Joe Moore

Director of Program Content

Joe Moore is the Director of Program Content for Valley Public Radio. He supervises the station's news and music programming, website and radio operations, and is the host of the weekly program "Valley Edition." He is a native of Fresno and a graduate of California State University, Fresno. He has over 15 years of experience in all aspects of radio production, operations and management. Prior to joining Valley Public Radio in 2010 as the Director of Program Content, he spent six years as the station manager of KFSR, and taught audio production at Fresno State. In 2008 he was named one of Fresno's "40 Under 40" by the publication Business Street. Prior to joining Valley Public Radio, he was also active on the boards of several local non-profit organizations. His hobbies include photography, hiking and travel. Joe has a strong interest in local history and architecture, and is an avid baseball fan.

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Valley Public Radio

This week on Valley Edition KVPR's Kerry Klein reports on air quality in Central California. Fresno City Councilmember Lee Brand also joins the program to talk about water issues in Fresno and other topics.

Joe Moore - Valley Public Radio

Downtown Hanford is known for several things, like its historic town square, and ice cream sundaes at Superior Dairy. But one big part of the town's civic identity has been dark for two years - the historic Hanford Fox Theatre. Now the Fox is back, with a new ceiling and other features after structural problems closed the venerable landmark. Dan Humason joined us on Valley Edition to talk about the renovations, the theatre's history and some of the shows that are coming up at the venue. 

Valley Public Radio

This week on Valley Edition Host Joe Moore interviews Kern County Fire Department PIO Tyler Townsend about the Erskine Fire. KVPR's Ezra David Romero also chimes in on what he witnessed while reporting on the blaze this week. We also hear from FM89's Jeffrey Hess about how some Fresnans are struggling with water issues. Later in the program Capital Public Radio's Amy Quinton reports on groundwater issues in Paso Robles.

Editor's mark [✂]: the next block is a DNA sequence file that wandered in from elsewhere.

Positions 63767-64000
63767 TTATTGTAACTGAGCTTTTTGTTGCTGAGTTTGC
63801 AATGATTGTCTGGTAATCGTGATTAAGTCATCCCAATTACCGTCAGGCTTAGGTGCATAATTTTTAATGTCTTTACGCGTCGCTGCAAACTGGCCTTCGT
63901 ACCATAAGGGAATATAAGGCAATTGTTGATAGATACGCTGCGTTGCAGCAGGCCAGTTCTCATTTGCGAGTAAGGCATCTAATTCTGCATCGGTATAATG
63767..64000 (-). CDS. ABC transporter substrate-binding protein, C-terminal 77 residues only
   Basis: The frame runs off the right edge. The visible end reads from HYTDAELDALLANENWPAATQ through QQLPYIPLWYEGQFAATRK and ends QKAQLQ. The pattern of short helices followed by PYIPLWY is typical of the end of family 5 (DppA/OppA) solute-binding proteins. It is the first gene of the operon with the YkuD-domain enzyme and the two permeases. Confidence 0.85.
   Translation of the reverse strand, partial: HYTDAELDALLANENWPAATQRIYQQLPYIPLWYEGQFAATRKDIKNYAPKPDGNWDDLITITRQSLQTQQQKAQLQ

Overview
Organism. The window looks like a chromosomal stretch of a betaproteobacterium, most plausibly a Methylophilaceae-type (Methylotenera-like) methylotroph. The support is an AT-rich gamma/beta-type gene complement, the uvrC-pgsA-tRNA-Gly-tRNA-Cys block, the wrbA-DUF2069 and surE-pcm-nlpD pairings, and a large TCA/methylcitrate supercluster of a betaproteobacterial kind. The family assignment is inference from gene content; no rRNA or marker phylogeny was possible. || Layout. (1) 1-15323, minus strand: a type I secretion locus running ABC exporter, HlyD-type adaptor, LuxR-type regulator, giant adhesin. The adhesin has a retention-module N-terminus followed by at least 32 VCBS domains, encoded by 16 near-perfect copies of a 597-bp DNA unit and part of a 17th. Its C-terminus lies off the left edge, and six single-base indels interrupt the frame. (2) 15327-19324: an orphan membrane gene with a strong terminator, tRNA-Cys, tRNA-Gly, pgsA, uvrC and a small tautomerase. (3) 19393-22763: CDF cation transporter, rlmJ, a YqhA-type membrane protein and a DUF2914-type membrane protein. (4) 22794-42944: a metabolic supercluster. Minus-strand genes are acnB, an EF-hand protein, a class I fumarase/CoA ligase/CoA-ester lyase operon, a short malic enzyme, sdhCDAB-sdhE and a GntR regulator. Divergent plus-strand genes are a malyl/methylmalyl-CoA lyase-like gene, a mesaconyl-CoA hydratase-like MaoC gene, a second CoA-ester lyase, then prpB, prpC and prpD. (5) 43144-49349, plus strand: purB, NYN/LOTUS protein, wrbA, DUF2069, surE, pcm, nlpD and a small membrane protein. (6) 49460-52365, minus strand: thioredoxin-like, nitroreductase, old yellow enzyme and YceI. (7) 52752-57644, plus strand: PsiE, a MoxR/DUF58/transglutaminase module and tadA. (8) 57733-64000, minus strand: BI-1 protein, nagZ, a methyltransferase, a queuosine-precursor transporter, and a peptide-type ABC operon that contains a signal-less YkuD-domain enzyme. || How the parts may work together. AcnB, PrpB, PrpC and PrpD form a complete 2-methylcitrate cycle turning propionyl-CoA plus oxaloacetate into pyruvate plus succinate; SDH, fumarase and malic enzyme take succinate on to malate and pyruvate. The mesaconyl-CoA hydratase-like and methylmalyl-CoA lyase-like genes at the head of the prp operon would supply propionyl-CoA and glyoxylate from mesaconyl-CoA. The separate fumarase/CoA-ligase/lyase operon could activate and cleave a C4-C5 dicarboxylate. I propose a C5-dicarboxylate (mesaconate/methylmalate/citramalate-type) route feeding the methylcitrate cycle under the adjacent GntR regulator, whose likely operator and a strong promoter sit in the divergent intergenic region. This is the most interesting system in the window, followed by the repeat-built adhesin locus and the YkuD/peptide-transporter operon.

Kern County Fire Department

(Editorial Note: This is an evolving story likely to have updates.)

(update 6/27 5:38 p.m.)

Fire crews are making progress today on what is being called the most destructive wildfire in Kern County history, and some residents are beginning to return home.

The Erskine Fire has burned more than 45,000 acres and has destroyed 200 homes near Lake Isabella. It also killed two people.

Joe Moore / Valley Public Radio

The Valley Air District is asking the federal government to do more to help clean up the air in Central California. 

The district has submitted a petition to the U.S. EPA asking the agency to adopt more stringent national standards for cleaner trucks and trains.

The district’s executive director Seyed Sadredin says despite on-going local efforts to reduce ozone and particulate pollution, meeting the newest federal health standards would require reducing fossil fuel emissions by another 90 percent. And that he says isn’t something the district can’t do alone.

Valley Public Radio

  This week on Valley Edition Reporter Jeffrey Hess recounts the First Family's trip to Yosemite National Park. We also hear reporting from KVPR'S Ezra David Romero on how a sheep farmer is growing feed indoors to save water. Later in the program Capital Public Radio's Amy Quinton reports on groundwater issues in Paso Robles. FM89's Jeffrey Hess also reports on Laura's Law, the California state law that allows for court-ordered assisted outpatient treatment. Ending the program we hear from Agustín Lira And Patricia Wells about their new album 'Songs Of Hope And Struggle."

Courtesy of artist

It’s not every day that two Fresno musicians release a new CD on the prestigious Smithsonian Folkways record label. But Agustin Lira and Patricia Wells aren’t your typical Fresno musicians.

Joe Moore / Valley Public Radio

New salary numbers are out today for top City of Fresno administrators. Last year the city’s highest paid employee was retiring pension fund manager Stanley McDivitt, who was paid  $345,000, including a $150,000 leave payout, nearly equal to his entire annual salary. Former Chief Information Officer Carolyn Hogg earned $279,000, including a $100,000 severance package.

The disclosures were released this week by city officials as required by Fresno's Transparency Act.

California High-Speed Rail Authority

Work is progressing on the high-speed rail project’s most visible landmark in downtown Fresno, the new Tuolumne Street Bridge. Workers today began lifting the first of 42 massive steel and concrete girders into place.

The beams are 149 feet long and each weighs 83 tons. They will one day carry vehicle traffic from both Highway 99 and downtown Fresno over the Union Pacific and high speed rail tracks. Officials with the California High-Speed Rail Authority say that construction on the bridge is ahead of schedule.

Plenary Properties Merced / UC Merced

The community is getting its first look today at the newly unveiled plans for a $1.1 billion expansion of UC Merced. The campus has selected the partnership of Plenary Properties Merced to design, build and operate the facility, which will allow the campus to expand to 10,000 students by the year 2020.

The proposal includes a private investment of $386 million, which is in addition to $600 million in revenue bonds already approved by UC Regents.

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